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DALLAS (CBSDFW.COM) – Much of the focus recently has been on the single diagnosed case of Ebola in Dallas, but there’s another health concern that’s worrying parents. Just ask Yadira Garcilazo of Allen, whose 11-year-old son is partially paralyzed by a virus that’s sweeping the country.
Bryan Sotelo was perfectly healthy a couple of months ago. Now he needs a tracheotomy to help him breathe. His family is worried it’s a respiratory illness known as Enterovirus D68.
“He got really sick. He was coughing and fever…” explained Gacilazo.
She took her son to an Allen hospital at the end of July and was diagnosed with a cold. Within a week, Sotelo started losing feeling in his right arm.
“I was completely scared when he told me the next day, ‘Mom I cannot move my arm.’ I say, ‘Are you kidding?’ He said, ‘I’m not kidding! Look!’ His arm like that.”
Garcilazo says right after that her son couldn’t move his legs. He’s now being treated for the respiratory illness Enterovirus D68 at Children’s Medical Center in Dallas by neurologist Dr. Benjamin Greenberg.
“We are seeing a lot of kids come down with common colds, but the majority of them …over 99% of them …go on to recover fully and do just fine. Very rarely in the weeks after the respiratory infection kids are coming back with weakness and requiring further treatment,” he said.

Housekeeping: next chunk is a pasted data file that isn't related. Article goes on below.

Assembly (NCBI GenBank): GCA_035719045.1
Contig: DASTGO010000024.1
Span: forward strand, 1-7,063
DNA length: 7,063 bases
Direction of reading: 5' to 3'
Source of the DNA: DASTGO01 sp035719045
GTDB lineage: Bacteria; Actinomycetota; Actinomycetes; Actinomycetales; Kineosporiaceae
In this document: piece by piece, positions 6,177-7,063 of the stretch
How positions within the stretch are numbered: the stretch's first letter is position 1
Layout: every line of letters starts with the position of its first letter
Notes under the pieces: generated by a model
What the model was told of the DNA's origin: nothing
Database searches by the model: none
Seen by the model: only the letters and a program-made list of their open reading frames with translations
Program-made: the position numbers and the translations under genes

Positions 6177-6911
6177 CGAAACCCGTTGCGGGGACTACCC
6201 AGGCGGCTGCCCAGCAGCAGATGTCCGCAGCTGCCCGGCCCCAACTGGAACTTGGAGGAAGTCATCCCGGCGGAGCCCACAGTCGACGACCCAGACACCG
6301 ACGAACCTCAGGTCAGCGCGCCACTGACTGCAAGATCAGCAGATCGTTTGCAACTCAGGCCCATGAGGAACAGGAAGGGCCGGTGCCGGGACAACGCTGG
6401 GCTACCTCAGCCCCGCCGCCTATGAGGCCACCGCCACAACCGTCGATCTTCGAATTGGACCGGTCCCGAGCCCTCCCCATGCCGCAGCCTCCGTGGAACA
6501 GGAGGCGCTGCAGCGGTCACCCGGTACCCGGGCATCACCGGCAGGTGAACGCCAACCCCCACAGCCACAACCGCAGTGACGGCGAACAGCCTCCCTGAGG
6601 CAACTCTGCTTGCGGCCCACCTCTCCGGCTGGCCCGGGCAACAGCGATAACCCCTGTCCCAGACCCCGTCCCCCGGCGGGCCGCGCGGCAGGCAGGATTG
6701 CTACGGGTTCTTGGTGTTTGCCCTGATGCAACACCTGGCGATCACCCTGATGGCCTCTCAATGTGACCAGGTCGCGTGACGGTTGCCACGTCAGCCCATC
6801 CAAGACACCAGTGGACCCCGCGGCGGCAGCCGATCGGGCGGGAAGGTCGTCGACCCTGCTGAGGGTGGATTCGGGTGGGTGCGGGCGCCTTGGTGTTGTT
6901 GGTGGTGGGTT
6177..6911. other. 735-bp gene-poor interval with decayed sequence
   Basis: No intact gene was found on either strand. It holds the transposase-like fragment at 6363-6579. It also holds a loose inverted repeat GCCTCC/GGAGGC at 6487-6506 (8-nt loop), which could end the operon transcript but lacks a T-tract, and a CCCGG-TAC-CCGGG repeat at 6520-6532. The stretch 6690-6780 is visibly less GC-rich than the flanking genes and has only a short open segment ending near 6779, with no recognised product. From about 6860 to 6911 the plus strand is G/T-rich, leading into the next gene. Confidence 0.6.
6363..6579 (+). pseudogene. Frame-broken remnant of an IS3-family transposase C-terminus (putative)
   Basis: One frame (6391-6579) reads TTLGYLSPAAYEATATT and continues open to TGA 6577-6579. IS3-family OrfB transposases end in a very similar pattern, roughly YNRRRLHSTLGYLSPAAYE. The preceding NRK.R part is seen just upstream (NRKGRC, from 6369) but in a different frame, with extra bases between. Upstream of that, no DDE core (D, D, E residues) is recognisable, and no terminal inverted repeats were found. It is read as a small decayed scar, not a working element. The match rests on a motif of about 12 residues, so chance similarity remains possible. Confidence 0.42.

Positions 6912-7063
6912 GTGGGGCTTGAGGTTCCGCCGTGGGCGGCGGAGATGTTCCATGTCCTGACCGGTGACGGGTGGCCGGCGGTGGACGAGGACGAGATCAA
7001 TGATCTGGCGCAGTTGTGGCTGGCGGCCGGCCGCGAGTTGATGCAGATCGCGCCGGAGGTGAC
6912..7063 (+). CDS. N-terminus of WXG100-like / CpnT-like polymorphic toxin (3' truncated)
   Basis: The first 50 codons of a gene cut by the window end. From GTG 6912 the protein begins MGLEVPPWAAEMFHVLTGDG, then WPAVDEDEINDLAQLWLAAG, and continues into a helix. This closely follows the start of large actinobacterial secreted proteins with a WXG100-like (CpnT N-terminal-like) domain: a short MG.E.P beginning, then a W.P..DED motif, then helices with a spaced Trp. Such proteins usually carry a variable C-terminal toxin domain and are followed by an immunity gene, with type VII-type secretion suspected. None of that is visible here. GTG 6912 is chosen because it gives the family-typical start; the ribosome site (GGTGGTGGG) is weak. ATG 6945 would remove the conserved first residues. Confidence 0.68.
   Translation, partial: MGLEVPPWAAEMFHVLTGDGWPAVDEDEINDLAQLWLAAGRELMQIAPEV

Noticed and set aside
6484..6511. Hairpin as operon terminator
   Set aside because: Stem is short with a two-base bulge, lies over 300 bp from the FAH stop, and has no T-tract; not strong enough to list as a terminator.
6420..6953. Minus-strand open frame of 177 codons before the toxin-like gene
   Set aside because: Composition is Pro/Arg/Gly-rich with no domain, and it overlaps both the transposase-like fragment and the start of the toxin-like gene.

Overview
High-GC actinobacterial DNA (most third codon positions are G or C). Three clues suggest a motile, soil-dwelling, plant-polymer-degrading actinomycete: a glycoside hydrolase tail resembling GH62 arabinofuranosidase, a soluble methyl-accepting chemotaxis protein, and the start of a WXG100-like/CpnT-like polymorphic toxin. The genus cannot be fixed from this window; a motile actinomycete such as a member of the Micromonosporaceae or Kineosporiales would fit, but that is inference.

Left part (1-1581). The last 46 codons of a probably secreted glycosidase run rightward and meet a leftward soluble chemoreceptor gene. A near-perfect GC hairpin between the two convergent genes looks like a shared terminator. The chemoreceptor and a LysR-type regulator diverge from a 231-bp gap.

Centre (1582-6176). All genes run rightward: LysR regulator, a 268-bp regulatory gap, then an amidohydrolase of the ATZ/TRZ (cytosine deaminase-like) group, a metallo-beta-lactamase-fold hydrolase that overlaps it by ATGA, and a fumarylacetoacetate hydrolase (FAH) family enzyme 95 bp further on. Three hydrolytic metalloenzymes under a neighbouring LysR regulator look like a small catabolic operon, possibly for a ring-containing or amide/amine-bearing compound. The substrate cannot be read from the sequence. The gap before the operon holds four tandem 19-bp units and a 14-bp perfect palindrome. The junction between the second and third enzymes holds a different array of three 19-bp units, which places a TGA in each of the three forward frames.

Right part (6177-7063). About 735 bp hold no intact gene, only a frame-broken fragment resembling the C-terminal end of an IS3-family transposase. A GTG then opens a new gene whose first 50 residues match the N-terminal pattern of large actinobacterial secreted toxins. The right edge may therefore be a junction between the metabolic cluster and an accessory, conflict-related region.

Greenberg said children are coming back with symptoms of paralysis within two to six weeks of a diagnosis.
“When we look back in history to the illness that has the closest connection to this, it was polio, which at its height paralyzed hundreds and thousands of children around the world.”
There is no medication or vaccine to treat this type of Enterovirus infection.
Sotelo who has been at the hospital since July and just started physical therapy, but his doctors say he still has a long road ahead.
“I feel happy because he can say mom,” said Garcilazo.
Children’s Medical Center has treated three children over the summer who had some kind of paralysis linked to Enterovirus. The hospital is now waiting on the CDC to see if it is the D68 strain.
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